et in 1772 and not written in French (although the title may lead some to think so), ‘La Petite Negress’ is not your average story about someone escaping slavery. The entire narrative is written in verse, and although that may sound off putting to some, the author Shelaagh Ferrell, writes the verses with such natural talent and a true feeling for the melody of the language, that already 2 stanzas in, I forgot that it was written in verse and just followed the waves and melody of the lines.
The beautiful use of language is not the only thing I thoroughly enjoyed while reading Shelaagh’s debut work, but her description and creation of the protagonist, La Petite, had me in its spell from the start. She is small, poor, abandoned, with only her brother by her side. Her mother was ripped from Africa by European slavers and she was born on a plantation in Jamaica, and she now suddenly finds herself in cold and grey England. Her difficult circumstances and her obvious vulnerability as a black girl in a white world, however, do not seem to deter her from being feisty and outspoken. Shelaagh gives La Petite her own voice right from the beginning – this amazing little girl is not just talked about, but she has her own voice, and a strong one at that:
‘So mesmerised was he [an Englishman watching La Petite dance] by the girl’s twists and turns
He gives a coin to her brother tells him the terms [he wants her to dance in his pub]
But La Petite on seeing grows extremely cross
‘Now listen Sah who say him ‘ere were boss?’
Her brother pulls her aside
Looks his sister in the eye
Orders her to keep quiet and play dumb’
But of course she does not follow her brother’s orders and defies the white man again in the next stanza. What a courageous girl! Astonishingly, she ends up negotiating with the Englishman, who wants to take her to his pub to dance and entertain the crowds, to bring her brother along and the siblings end up on the pub owner’s carriage and are on their way to London. And so, the scene is set – La Petite is the unmistakable protagonist of this book and we can’t help but like her and her feisty spirit from the beginning, which seems almost too large for her slender body.
The siblings’ arrival in London is followed by a mysterious encounter between a Frenchman and La Petite, from whom she seems to have received her name. Shelaagh manages to pack so much symbolic value into just a few lines, which are at once painful and reminiscent of La Petite’s past and that of the real-life Africans that were brought to the plantations in the Americas. The mysterious Frenchman gives La Petite a small box that contains a piece of chocolate – a sweet treat that gained enormous popularity in Europe and especially in Spain since Columbus’ discovery of the cocoa beans that had been consumed by the natives long before he arrived. This small gift, a piece of chocolate, sets a whole array of images in motion in any readers’ mind who is aware of the history of the slave trade and the ensuing products that left the Americas as a result of slave labour. The slaves in the Americas were forced into backbreaking labour in order to cater to the needs and luxuries of the European masters and the general population – so this piece of chocolate is almost like holding La Petite’s past and that of her ancestors in front of her, reminding her that she may have left the plantation but that it can come back to haunt her any time. In a more contemporary and race-conscious context, a white man gifting chocolate to a black girl obviously entails a whole other array of interpretations, understandings, and imageries. This episode of La Petite receiving a gift sets the tone for the rest of the book’s narrative, which is full of such underlying images that can expand from within themselves because of the clever connections and understandings that are associated with them, and that deeply depend on the knowledge and interpretation of any one reader, thus offering everyone a slightly different understanding of the text; and that is what true poetry is really all about.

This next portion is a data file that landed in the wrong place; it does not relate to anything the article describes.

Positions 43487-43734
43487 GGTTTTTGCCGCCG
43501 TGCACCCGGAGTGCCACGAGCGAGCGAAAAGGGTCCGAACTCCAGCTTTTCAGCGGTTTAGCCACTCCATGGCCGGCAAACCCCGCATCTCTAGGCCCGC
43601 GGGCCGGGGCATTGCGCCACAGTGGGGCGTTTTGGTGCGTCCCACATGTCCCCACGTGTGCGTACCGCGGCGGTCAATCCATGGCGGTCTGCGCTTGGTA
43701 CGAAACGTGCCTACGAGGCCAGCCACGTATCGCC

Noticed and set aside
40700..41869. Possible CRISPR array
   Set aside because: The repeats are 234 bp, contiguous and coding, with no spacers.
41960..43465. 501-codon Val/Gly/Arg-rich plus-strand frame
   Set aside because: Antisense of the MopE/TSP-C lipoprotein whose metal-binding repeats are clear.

Similarly, the inevitable consequences for someone like La Petite, who has no papers, but gets enmeshed in crime and is threatened with deportation, couldn’t be more relevant than nowadays, when ‘papers’ or someone’s immigration status almost immediately determine a person’s treatment in front of the law. ‘With no papers to show she is not set loose / Instead he says, ‘From what I can deduce / She is an illegal Alien and a thief / And as such it is my belief / She should be put in Jail / To wait the next ship to sail / Back to the colonies whence, I suspect, she came / And transport forthwith just the same’; lines like these have such a shockingly contemporary feel to them, so much so that they could have been spoken as a verdict over someone today.
The book continues to take us on the journey through our protagonist’s life and shows us, through her eyes, what it meant to be black and female in Britain in the 18th century. Many of us are aware of what it was like to be black in the Americas, and we tend to have a more romantic notion of Britain as the isle where everyone , upon arrival, became free. Shelaagh’s book, however, shows us the darker sides of being black in Britain as she takes us through the often breathless lines and moments of La Petite’s life, with the language and verses as fast paced as La Petite’s journey and heartbeat.
Shelaagh’s literary debut is beautifully written. It is as relatable as it is empowering, as riveting as it is suspenseful, and it bears within itself the hallmarks of a future classic. I believe that her book would be a great addition to school curricula for its poetic prowess, its engaging storytelling and its historical importance, and it would also make a great addition to anyone’s book shelves young or old.